Elijah Waterman.

Memoirs of the life and writings of John Calvin : together with a selection of letters online

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elaborate Commentary upon Genesis.

The two following are selected from the many letter^s
which the Genevese Reformer ^\Tote about this time :—

i* Calvin to Martyk, wishes health.

^' Although our friend John Sturmius, when he gave me
his advice concerning the dedication of my Commentaries,

* Joha Slcidan, the German historian, was born 1506, and died at Stras.
burg 1555. He wrote the history of the state of religion and publirk af-
fairs, in 25 books, from 1517 to 1555. This history is esteemed, by the
karned, to be well and faithfully written, and his authority is resijected.
James Siurmius, a magistrate of Strasburg, whose influence was great in
the Reformation in that city, agisted Skldan in his Imioiy. James Stur,
•mm dkd October, 1553.

17^ LIFE OF CALVIN. 1554

added that you were of the same mind, yet it was far more
pleasing to be informed of the same by your own letter.
One thing I fear, that my work, for which you manifest so
much regard, Avill not be worthy of so high estimation. But
how happens it, that you are silent about your own Commen-
taries on the same book, (Genesis) ? From your answer to
Robert Stephens, when you were in England, I expected
that they would be shortly pubHshed. I am sorry, that the
Church of God should be so long deprived of those advan-
tages, which I believe will be extensive. In the present
confused mass of books, it is of the first importance, that the
^\ eighty, learned and solid studies of pious and well-thinking
men, w ho are endowed with equal authority and judgment,
should be published ; both to defend the purity of doctrine,
tliat it may descend unsullied and entire to posterity, and
to repress the absurd Jevily of those, who throw all things
into confusion. Concerning JMcIancthon, I feel very much
grifvcd. It is not sufficient for him to waver, and turn
^viiich way soever the favour of men will carry him, or be-
tray the truth by silence ; but he must endeavour to bring
over to his effeminacy the firm servants of God, whose ex-
ample it v.'ould rather become him to imitate. You have
done excellently well, in professing yourself a free defender
of the true doctrine. For thus, by your example, a rule is
prescribed to him, how far peace is to be cherished, that he
may at length learn to aspire to some portion of a deter-
mined mind. I liave written to your colleague, at the re-
quest of Stiirmius, who would too submissively gratify him.

However this may succeed in pacifying that N , I shall

never repent of having attempted something. If some have
fallen off, it is your duty to bear with more fortitude the
burden vdiich is imposed upon you. Since I am fully con-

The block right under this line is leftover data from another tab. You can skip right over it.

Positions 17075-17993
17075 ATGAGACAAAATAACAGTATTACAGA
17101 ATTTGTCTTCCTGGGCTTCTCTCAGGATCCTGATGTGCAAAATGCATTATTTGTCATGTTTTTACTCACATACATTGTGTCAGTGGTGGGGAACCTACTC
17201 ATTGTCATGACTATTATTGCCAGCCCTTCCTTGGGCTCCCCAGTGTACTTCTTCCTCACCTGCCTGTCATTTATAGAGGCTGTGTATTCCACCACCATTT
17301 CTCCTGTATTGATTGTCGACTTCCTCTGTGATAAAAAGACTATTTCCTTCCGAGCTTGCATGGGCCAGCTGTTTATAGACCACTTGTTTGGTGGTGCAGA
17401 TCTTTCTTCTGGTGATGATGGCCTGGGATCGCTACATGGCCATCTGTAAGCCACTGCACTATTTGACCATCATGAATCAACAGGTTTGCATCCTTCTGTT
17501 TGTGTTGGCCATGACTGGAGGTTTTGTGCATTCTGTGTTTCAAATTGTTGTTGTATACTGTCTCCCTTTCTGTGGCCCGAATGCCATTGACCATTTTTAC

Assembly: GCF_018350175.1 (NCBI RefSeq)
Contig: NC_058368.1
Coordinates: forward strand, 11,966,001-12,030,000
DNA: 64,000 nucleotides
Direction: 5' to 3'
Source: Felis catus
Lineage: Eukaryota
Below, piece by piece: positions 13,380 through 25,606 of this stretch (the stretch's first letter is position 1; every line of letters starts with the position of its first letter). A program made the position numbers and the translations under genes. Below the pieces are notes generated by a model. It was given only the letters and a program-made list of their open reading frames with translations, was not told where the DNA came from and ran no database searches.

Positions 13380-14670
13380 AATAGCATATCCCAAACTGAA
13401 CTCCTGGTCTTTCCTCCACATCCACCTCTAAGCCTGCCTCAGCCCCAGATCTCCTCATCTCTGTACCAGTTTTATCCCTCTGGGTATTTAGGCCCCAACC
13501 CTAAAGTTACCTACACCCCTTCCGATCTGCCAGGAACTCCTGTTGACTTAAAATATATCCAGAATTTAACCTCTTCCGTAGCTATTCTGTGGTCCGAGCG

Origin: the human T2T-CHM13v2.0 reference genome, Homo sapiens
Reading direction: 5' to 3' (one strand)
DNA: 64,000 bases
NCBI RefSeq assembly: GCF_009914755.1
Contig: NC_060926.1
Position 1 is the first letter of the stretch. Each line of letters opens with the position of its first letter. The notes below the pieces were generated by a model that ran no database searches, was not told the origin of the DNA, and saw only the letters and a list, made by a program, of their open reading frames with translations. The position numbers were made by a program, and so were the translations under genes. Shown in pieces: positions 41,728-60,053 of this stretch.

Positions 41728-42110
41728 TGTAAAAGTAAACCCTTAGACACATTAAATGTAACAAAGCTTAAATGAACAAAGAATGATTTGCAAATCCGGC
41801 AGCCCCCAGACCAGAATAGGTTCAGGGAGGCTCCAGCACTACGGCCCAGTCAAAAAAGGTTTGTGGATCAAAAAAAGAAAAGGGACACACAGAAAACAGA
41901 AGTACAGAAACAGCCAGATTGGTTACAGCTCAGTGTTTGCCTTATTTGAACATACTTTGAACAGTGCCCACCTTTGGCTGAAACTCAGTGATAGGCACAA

vinced tliat you do this, I am more and more confirmed in the
opjuion, that you were detained at Strasburg by the wonderful

1554 LIFE OF CALVIN. 175

f*rovidence of God, that you might give assistajice to that trou-
bled Church. Please to salute Zaiichius in my name. Our
friend the Marquis salutes you. Farewell, most excellent
man, and respected brother. IMay the Lord be with you
always, govern you and bless your labours. If your letters
had arrived sooner, your advice would have rendered the
exhortation to the Princes more copious. But I did not re-
ceive them till after the middle of August. My colleagues
salute you.


" Geneva, August 26, 1554.'*

" Calvin to Melancthon, S. D,

« I am grieved, and very much wonder, that my last let-
ter has not been answered by you. I cannot however suspect
that this arises from pride or contempt ; as nothing could be
more inconsistent with your disposition and habits. Having
found, therefore, a messenger who offers to take the trouble
of carrying my letter to you, I thought I would again ^t-
tempt to draw something from you. I do not say this, be-
cause I question your love for me, which was always beyond
measure ; but because I judge your silence to be prejudicial
to the Church of God. It is on this account that it ought to
be afflicting and troublesome to me.

" I "WTote lately on that ^wint of doctrine, about w hich
you more dissemble your own opinion than differ from us*
For what else can I think of a man of most penetrating judg-
ment, and so eminently skilled in the divine doctrines ? Since
no one, who is moderately conversant in the sacred writings,
conceals that w hich you yourself cover as unknown. And
yet the knowledge of the gratuitous mercy of God is destroy-
ed from the foundation, unless we hold this, that it is by the
mere good pleasure of God, that the fuithlul, whom he ha'^


chosen to salvation, are separated from the wicked ; and un-
less this is allowed also, that faith emanates from the secret
election of God ; because he illuminates, by his Spirit, those
A\ horn it seemed good to him to choose before they were born,
and plants them by the grace of adoption, in his family.
Consider, ^\'ith your usual prudence^ how absurd it is, that
ihis doctrine should be unsettled by so eminent a Divine.
You must see, that it will afford a very pernicious example,
ff ill our writings such a manifest difference should be ob-
served. Nor will I prescribe this rule for removing differ-
ences, that you should assent to my opinion; bat let us by
no means be ashamed to subscribe to the holy oracles of God.
I will readily embrace whatever method of conciliation shall
be pointed out as agreeable to you. Behold ignorant and
turbulent men on your side, renewing the sacramentarian
war ; while all the good sigh and complain that such men
encourage themselves by your silence. For although igno-
i-unce is bold, yet no one doubts, but that if you profess pub-
lickly what you think, you would subdue, or at least, in a
grfeat measure, you would easily appease their intemperance.
I am not so ignorant of human nature, that I cannot consider
with myself, and point out toothers also, the kind of men
^\ith whom you have to deal ; how the confusion of affairs
keeps you anxious and perplexed ; hew many tilings must